I’m astonished by the number of folks who handload but do not own or utilize a chronograph. There is simply no better way to understand or evaluate the performance of the ammunition you are building. Sure, you can shoot targets and see group sizes, but accuracy is just one part of ammunition performance. Trajectory and terminal performance matter, too, and you’ll need a chronograph to sort those out. More important is the handload’s safety, and the only reliable means to evaluate the safety of a handload is to check it with a chronograph.

Chronographs use light sensors to calculate how long it takes a bullet to travel a very short distance. This distance is the space between the light sensors. As the bullet passes over the first sensor, the light to that sensor is blocked. The same thing happens when the bullet passes over the second sensor. The chronograph’s internal computer then measures the time it took the bullet to travel between the sensors and converts that time to feet per second (fps).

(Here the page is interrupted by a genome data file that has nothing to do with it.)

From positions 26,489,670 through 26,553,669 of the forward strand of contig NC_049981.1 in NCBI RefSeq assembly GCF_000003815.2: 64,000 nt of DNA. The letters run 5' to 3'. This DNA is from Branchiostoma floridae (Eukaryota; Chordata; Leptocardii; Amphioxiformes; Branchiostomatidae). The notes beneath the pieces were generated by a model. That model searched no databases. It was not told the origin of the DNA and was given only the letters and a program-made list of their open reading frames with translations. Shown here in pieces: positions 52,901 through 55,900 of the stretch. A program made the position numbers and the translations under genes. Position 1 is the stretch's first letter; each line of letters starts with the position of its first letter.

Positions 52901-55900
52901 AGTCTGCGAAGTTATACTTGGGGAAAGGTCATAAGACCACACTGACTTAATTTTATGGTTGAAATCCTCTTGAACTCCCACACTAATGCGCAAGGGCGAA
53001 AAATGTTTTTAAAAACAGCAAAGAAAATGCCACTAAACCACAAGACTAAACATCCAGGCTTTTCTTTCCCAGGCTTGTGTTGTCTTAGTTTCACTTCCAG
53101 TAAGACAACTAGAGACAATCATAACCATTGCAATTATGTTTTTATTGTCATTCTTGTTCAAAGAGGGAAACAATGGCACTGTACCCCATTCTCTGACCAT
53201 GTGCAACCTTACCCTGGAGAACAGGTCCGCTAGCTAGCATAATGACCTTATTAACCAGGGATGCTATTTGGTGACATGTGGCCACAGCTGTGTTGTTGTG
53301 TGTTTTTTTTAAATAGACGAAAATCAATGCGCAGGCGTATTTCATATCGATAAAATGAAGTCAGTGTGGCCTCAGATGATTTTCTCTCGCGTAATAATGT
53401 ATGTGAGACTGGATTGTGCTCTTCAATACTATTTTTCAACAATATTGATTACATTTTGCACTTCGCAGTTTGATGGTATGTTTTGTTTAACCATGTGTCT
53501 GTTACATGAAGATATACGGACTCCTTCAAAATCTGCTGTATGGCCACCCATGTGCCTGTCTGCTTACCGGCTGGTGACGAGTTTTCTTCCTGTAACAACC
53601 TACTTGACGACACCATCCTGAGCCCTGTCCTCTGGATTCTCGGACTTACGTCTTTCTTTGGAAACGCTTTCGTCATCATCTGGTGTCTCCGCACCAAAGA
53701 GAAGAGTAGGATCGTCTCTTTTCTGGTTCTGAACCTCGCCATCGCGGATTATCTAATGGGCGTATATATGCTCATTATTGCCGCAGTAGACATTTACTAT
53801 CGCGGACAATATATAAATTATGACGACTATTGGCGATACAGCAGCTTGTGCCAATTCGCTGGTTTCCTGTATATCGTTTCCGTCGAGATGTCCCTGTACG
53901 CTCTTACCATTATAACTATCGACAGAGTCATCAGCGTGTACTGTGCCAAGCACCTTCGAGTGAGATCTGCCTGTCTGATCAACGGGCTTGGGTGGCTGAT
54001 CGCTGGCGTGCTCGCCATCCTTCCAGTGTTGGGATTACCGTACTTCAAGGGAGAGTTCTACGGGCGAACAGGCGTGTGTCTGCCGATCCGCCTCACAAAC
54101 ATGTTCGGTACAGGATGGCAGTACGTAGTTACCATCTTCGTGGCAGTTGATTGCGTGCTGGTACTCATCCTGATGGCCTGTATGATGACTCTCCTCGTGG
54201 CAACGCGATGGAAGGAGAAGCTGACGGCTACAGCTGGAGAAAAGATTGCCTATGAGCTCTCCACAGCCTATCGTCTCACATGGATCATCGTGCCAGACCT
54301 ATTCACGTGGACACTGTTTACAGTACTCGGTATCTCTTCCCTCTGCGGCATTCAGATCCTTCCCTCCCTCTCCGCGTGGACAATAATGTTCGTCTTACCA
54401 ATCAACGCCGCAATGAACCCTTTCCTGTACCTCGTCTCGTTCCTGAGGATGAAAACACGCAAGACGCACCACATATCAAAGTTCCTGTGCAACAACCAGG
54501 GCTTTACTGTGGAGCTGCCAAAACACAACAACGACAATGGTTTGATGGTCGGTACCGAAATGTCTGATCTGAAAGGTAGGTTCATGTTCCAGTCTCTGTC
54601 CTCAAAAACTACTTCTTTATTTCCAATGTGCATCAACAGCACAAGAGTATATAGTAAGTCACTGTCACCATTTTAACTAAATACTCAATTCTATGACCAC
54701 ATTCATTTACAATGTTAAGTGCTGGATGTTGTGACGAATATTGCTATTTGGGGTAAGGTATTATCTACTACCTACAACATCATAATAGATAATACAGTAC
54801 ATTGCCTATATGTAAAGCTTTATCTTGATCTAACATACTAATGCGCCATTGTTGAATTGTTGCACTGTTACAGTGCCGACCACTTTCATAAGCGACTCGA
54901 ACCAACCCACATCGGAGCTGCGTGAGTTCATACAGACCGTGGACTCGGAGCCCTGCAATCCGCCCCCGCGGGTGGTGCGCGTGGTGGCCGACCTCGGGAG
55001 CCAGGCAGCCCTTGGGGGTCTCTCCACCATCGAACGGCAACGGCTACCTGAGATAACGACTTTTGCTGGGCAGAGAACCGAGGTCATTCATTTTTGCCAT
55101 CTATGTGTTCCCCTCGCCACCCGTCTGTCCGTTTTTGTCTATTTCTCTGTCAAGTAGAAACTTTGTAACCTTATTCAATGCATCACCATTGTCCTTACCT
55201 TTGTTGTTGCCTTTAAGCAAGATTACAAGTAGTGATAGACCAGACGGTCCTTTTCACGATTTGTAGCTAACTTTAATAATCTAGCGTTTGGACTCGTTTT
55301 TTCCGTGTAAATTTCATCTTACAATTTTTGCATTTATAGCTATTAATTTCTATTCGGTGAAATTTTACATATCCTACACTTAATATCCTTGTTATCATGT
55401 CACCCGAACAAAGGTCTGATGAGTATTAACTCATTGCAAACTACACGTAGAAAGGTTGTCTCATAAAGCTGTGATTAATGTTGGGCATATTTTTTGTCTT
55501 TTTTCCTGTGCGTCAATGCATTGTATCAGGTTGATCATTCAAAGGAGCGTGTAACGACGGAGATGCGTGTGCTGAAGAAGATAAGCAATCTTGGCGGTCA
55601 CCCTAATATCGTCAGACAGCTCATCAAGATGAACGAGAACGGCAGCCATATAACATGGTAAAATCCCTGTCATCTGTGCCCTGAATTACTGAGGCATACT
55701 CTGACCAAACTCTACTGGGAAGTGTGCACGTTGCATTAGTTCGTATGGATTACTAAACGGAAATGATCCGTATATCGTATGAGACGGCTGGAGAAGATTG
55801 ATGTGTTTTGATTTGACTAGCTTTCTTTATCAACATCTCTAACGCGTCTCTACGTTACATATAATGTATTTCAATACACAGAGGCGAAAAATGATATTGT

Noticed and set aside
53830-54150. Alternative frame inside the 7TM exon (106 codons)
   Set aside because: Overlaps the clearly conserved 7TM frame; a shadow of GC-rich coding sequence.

A chronograph helps you determine downrange trajectory by allowing you to compare the velocity of the bullet to the bullet’s ballistic coefficient (BC). Velocity and BC are the only two numbers you need to establish bullet trajectory. Lots of times handloaders just guess at velocity based on the data provided in a load manual, but more often than not, that data will be off by as much as 100 fps.

Velocity is also very important when it comes to terminal performance. You want your bullet to hit the target with enough velocity for the bullet to expand and penetrate in a way that tissue destruction is maximized. In order for you to know your bullet’s velocity at 282 yards, you’ll need to shoot it over a chronograph, compare it with the bullet’s BC and then look at a ballistics program to see the velocity at that distance…

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Rifle Rx – Jewel A Rifle

I’m astonished by the number of folks who handload but do not own or…